To make his jumbo Etch a Sketch functional, [Ben] spent more than a year developing the hardware and software necessary to read the user input from the two large 3D printed knobs mounted under the TV. The knobs are connected to stepper motors with custom PCBs mounted to their backs that hold a A4988 driver chip as well as a AS5600 absolute magnetic rotary encoder. This solution allows the Raspberry Pi to not only read the rotation of the knobs when a person is using the Etch a Sketch interactively, but spin them realistically when the software takes over and starts doing an autonomous drawing.

Several Python scripts pull all the various pieces of hardware together and produce the final user interface. The software [Ben] wrote can take an image and generate paths that the Etch a Sketch can use to realistically draw it. The points that the line is to pass through, as well as variables that control knob rotation and pointer speed, are saved into a JSON file so they can easily be loaded later. Towards the end of the Imgur gallery [Ben] has created for this project, you can see the software working its way through a few example sketches.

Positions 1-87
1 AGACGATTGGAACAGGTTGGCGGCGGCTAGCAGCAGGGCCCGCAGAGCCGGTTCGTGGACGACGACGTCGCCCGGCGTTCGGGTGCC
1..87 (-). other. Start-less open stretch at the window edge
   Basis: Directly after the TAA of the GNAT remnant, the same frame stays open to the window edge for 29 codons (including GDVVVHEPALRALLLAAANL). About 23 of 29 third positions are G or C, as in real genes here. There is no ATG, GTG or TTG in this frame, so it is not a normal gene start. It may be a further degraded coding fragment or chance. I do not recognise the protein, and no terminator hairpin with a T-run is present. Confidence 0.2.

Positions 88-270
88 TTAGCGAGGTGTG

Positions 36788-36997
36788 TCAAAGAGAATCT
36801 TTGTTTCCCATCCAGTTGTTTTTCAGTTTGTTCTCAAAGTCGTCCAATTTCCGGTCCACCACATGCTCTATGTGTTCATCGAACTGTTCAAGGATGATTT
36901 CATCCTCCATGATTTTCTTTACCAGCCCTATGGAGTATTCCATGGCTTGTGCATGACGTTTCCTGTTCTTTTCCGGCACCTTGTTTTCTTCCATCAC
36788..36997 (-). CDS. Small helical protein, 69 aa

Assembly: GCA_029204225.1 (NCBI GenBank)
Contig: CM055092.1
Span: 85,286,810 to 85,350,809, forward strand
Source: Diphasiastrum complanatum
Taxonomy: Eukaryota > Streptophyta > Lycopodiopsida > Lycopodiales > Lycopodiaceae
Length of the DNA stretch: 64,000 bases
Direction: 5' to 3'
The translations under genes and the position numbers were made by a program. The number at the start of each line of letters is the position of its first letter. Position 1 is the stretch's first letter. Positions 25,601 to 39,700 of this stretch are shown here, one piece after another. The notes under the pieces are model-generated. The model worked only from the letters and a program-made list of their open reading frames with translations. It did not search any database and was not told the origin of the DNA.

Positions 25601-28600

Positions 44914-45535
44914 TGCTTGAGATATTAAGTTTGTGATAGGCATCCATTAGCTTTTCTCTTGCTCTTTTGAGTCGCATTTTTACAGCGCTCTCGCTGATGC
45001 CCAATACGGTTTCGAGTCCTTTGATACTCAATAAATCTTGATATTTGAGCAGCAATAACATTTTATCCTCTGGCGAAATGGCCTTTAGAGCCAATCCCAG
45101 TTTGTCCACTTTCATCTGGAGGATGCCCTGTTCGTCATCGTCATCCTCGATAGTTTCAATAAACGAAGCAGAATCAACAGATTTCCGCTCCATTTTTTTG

We’ve seen several projects that motorize an Etch a Sketch to draw complex images, but this may be the first example we’ve seen where everything was done in software. This digital version doesn’t need to follow the traditional “rules”, but we appreciate that [Ben] stuck to them anyway. Incidentally this isn’t the first Etch a Sketch TV conversion to grace these pages, though to be fair, the other project took a radically different approach.